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Discussion 5 on Reflections on Ethics 1
On a response to Reflection 1

by Tom Roberts

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"Which of the three was indeed good?"

Kevin Hatton responded: "They all were."

To my mind we don't have enough information to make this assertion with any certainty and my inclination is to entirely disagree with Mr. Hatton.

Whilst it is made clear in the article that the first two are acting according to articles of faith, it is rather less clear that they disassociate themselves from the reasons why their faith requires such behaviour from them. If it were the case that the reasons each acted in the manner they did only in order to ensure certain positive outcomes for themselves, then it might be possible to categorise them selfish in motive and therefore not good at all. (If I swerve to avoid a dog crossing the road in order to avoid cleaning the blood off my bumper, do I deserve credit for saving the dog's life? I might claim it but do I deserve it?).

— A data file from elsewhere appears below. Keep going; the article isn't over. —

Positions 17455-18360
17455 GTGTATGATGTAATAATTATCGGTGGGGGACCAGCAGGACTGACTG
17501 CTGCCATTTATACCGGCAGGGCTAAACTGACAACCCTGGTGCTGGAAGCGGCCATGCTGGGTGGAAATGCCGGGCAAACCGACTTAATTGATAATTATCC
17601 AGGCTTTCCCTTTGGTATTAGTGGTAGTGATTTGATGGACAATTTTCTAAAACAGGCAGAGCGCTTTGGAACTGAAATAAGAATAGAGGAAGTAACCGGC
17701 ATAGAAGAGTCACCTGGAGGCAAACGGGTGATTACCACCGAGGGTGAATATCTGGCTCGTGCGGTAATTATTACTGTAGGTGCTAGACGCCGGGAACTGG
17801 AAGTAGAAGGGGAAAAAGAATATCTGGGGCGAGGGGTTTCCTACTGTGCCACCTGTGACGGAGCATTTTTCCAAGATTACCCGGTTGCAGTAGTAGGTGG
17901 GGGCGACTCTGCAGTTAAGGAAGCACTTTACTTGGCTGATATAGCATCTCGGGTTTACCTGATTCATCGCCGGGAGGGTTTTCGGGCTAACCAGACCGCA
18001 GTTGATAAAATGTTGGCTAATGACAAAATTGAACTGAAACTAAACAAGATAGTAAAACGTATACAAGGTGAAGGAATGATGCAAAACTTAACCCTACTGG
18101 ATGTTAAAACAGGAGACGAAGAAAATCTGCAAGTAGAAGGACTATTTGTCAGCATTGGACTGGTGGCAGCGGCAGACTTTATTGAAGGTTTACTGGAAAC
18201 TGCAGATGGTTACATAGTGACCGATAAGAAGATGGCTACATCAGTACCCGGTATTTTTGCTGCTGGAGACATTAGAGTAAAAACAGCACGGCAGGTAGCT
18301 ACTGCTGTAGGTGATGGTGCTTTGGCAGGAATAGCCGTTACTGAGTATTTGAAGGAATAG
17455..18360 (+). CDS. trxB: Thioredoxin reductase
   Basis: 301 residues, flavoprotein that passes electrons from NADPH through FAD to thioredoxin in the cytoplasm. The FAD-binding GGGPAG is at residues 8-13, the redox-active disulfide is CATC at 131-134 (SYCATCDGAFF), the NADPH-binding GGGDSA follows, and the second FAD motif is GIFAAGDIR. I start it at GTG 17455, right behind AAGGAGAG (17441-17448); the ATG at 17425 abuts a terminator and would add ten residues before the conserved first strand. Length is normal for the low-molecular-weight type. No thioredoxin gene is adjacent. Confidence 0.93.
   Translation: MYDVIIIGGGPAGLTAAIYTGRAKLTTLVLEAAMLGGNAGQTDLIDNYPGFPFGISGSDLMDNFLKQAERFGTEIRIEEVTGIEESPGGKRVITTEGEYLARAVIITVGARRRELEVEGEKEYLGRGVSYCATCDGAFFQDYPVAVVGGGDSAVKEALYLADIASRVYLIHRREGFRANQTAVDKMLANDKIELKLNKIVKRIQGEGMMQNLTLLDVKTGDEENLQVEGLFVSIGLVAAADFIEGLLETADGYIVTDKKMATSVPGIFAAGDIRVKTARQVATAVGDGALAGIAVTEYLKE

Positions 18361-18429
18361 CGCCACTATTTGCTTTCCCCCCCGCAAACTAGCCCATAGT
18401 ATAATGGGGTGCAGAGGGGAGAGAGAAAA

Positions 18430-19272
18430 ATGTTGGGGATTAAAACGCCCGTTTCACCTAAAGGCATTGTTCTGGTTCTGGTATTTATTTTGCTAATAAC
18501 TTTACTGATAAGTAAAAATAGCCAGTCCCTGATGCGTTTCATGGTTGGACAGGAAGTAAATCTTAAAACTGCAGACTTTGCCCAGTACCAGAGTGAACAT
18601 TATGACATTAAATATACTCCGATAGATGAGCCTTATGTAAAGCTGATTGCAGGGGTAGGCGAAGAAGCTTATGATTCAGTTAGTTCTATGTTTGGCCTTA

Equally the reasoning of the third as to why good works were 'right' might predicate a similar opinion of him/her. Suppose for example that the reasoning went along the lines of "do unto others as you would have others do unto you" then clearly self-interest is at work; does this a good man make? Alternatively good works involve improving the lot of others which in turn will make the world a more pleasant place for all (fewer beggars cluttering up the streets if I lend support to homeless shelters for example) our "good" man would prefer to live in this more pleasant world therefore he performs good works. Therefore self-interest, not goodwill to all men, motivates him. Better still, "I feel good when I help others". What clearer example of a selfish motivation for an ostensibly good act do we need?

Who among us is truly good? Altruism - bunkum.

Yours cynically,

Tom